There were times during the sunny lockdown last spring when you might have mistaken my local park for some sort of idealised Victorian sanatorium, filled with joggers, skippers, stretchers and barbell-raisers. On the deserted roads nearby, families cycled in liberated gaggles. Inside living rooms, children started the day by doing star-jumps with their parents. It felt like a new start.
There was only one problem: it was a mirage. Subsequent research by Sport England found that overall activity levels fell dramatically for both adults and children. During the pandemic, an ongoing crisis became even worse.
And crisis it is. Even in normal times, about four in 10 British adults are so immobile they risk their long-term health. Around 25% are almost completely inactive, meaning they exert themselves for less than 30 minutes a week. For children, almost eight in 10 fail to amass the hour a day of movement seen as vital to prime young cardiovascular systems and lay down bone density.
In non-Covid times, ill health from long-term inactivity is blamed for about one in six UK deaths, about 100,000 a year, and around 5 million globally. If a twentysomething lives between an office chair and a sofa, it could be several decades before associated ailments such as heart disease, type 2 diabetes or cancer show themselves.
The fact that regular physical exertion is good for your health was confirmed in 1953, through the work of epidemiologist Dr Jerry Morris. His breakthrough came when he tried to work out why London’s bus conductors had about half the rate of heart disease of the drivers, eventually connecting this to the 500-plus staircase steps they climbed each shift.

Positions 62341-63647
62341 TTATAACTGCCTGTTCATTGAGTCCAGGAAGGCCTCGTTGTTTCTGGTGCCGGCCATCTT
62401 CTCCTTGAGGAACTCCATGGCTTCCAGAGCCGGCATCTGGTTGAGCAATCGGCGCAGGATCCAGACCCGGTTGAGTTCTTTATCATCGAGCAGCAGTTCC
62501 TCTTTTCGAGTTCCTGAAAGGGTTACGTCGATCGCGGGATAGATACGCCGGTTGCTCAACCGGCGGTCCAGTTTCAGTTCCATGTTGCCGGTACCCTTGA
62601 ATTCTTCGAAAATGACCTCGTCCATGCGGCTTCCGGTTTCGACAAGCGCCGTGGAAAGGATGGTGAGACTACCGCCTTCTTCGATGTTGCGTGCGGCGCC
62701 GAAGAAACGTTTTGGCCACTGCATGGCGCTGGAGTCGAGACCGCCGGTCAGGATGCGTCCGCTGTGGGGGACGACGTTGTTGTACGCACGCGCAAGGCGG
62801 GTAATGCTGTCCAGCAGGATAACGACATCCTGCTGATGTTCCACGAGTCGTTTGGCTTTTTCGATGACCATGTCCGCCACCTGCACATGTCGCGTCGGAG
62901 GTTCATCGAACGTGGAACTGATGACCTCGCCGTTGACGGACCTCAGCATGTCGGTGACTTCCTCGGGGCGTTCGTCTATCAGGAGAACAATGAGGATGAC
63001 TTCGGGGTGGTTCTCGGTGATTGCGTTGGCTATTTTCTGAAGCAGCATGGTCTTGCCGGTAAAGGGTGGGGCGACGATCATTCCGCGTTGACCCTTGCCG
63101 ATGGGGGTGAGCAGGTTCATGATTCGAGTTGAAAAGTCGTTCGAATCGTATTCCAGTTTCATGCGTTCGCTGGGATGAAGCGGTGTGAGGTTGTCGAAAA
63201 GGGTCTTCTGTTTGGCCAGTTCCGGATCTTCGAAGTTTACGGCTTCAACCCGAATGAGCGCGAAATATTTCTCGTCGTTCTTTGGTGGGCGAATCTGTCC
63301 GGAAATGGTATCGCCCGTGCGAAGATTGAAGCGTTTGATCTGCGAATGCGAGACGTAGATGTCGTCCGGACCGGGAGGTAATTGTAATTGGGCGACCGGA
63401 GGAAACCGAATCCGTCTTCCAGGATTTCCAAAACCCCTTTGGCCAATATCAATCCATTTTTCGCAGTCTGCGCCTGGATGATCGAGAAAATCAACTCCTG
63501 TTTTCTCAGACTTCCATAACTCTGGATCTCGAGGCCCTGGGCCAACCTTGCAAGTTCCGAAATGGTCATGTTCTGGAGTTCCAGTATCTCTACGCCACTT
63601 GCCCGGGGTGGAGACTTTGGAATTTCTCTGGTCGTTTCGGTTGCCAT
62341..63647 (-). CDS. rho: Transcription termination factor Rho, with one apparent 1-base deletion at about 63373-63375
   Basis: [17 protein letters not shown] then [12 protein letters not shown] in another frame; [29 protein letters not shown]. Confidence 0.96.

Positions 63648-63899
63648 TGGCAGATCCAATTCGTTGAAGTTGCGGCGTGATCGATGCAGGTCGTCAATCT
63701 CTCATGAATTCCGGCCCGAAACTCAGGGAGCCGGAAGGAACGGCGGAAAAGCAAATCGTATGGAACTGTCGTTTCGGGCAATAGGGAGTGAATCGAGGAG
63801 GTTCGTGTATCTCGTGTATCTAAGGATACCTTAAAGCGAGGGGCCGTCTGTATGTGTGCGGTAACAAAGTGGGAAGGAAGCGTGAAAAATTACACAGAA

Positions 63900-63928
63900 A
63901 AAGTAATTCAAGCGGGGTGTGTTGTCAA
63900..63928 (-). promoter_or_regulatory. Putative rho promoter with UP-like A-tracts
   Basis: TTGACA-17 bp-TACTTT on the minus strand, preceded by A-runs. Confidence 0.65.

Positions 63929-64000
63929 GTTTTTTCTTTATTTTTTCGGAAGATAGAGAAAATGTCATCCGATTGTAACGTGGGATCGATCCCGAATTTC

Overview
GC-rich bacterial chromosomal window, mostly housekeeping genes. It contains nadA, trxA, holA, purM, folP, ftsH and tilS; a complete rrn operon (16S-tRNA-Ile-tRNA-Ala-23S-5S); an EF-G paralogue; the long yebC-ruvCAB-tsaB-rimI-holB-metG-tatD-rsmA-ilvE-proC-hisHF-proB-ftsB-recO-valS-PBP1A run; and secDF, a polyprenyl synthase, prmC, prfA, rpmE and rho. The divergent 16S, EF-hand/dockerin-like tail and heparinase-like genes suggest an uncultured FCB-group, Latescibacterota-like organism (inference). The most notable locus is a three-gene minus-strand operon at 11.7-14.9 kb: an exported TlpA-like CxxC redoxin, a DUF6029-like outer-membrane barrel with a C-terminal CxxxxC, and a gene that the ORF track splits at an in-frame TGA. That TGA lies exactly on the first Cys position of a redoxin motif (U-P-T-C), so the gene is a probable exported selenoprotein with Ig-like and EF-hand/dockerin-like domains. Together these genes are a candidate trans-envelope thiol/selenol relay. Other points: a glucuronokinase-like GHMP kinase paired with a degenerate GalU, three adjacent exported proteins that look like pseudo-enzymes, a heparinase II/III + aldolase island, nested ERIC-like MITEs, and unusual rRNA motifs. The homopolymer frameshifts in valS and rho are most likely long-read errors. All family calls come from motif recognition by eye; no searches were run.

It’s no coincidence that Morris’s discovery was about movement at work. The current inactivity crisis hasn’t come about because of a sudden outbreak of laziness; it’s because of the decline in “incidental activity” – movement as part of your everyday life, from manual work to chores, or travel on foot or bike. An active life has been designed out of our world: streets favour vehicles; office-block staircases are hidden behind rows of gleaming lifts. Successive governments have portrayed physical activity as a function of personal responsibility, of willpower, when in fact – as with the parallel, but separate, crisis of obesity – it cannot be seen outside the context of the lived-in environment.
It’s why countless campaigns to push people to the gym or out for brisk walks – not to mention millions of pounds spent on elite sport, in the hope it will provide inspiration – have been essentially pointless. This isn’t to disparage exercise, but the reason not enough people do any is partly because it has to take place in “free time”, carved out from our busy lives. More than half of Britons never do any sport.
For millions of people, lockdown means countless hours sitting down: at the kitchen table, working from bed, on the sofa. Excessive sitting time is dangerous; it crosses over significantly with the risks of inactivity, for example type 2 diabetes, but has its own distinct impact on our bodies. If we don’t use our biggest muscles, notably in our legs, for long periods, there is a cellular effect that makes our bodies less good at breaking down certain fats, which can affect the way they process glucose.